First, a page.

It is Apple’s consumer and business gateway to the company’s music, movie, TV show, book, audiobook, educational content (iTunes U) and app stores. However, more than a few people rather hate the app and its growing bloat, but the Cupertino kids aim to reset the relationship with the release of iTunes 11, which is due in late October. Here’s your heads up on what’s new.
With 450 million accounts tied to credit card numbers, iTunes is perhaps the world’s most commercially important if not best loved app ever.
That said, iTunes 11 (clip below the fold) is a highly ambitious rewrite of Apple’s jukebox, media warehouse, device manager and store application. Although all of that functionality is still housed under one roof, the company is hoping a dramatically simplified user interface and new features can bring back that loving feeling users once had for iTunes.
Dramatically simplified UI — Less reliance on clickable lists by delivering a much more graphically dense UI that puts track, album, artist and extended content (see image above) right at your fingertips.
— One thing users are sure to love is the ability to view their entire music [sic] collection and an editable playlist in a single window — no more clumsily flipping between a playlist and the library, which is both irritating and inefficient.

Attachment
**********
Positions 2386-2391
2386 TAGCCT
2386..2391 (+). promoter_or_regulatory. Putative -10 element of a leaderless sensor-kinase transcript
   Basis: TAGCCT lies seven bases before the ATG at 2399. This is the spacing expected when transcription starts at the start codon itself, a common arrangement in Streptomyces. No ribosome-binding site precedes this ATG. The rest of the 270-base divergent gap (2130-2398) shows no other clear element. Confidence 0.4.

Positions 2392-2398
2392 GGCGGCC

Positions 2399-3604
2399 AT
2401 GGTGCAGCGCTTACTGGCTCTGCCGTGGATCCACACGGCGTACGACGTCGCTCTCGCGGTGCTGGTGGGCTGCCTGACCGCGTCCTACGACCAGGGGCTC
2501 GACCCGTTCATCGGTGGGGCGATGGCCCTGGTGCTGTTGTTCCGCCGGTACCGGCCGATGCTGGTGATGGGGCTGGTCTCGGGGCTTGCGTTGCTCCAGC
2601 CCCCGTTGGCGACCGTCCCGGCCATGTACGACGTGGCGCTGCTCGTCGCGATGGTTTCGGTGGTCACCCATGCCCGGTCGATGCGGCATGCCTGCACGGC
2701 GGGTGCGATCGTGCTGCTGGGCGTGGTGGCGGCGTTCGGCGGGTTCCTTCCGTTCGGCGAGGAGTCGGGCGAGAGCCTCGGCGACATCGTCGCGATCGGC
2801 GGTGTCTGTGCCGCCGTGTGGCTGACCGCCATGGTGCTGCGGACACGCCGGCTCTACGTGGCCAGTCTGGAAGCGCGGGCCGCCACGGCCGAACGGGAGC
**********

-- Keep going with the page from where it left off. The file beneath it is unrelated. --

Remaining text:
iCloud built-in — Whatever you purchase on the iTunes store is available on all of your devices via iCloud. If you pony up for iTunes Match, all of your music, whether purchased on iTunes or acquired by other means (up to 25K songs), gets stored in iCloud and is available to you on all of your iThings.
New mini player — The old mini player sucked. The new mini player looks more functional and, well, less sucky.
Up next — What song is next in your playlist? With iTunes 11, now you know. Moreover, you can access the currently playing list and edit it on-the-fly. Nice.
Redesigned iTunes stores — The same dramatically simplified user interface is apparent in the stores, too. You will see featured items across the top a la Cover Flow with new/hot items directly under that and packed below that a whole bunch of stuff.
— Again, the new store presentation makes it easy to surface artist, track, album, etc. content
Requirements: Apple hasn’t published minimum system requirements, though OS X 10.6.8 (Mac) and Windows Vista (PC) seem the likely jumping off points.
iTunes 11 the keynote introduction
Whereas Apple’s onstage iTunes demo went off without a hitch, a key element about this reboot is how well it will perform in the real world. Further, if iTunes 11 destroys even a tiny number of user music, movie, TV show, book, audiobook and app libraries, which can easily weigh tens of gigabytes, then Apple will have a serious PR problem on its hands.
In other words, not only does iTunes 11 have to deliver greatly improved performance and a radically better UI, but the app must absolutely positively “just work”…
Do you plan to adopt iTunes 11 on the day it ships or will let other
suckers people try it out first?
For me, at least, the temptation to just install it will be intense…
What’s your take?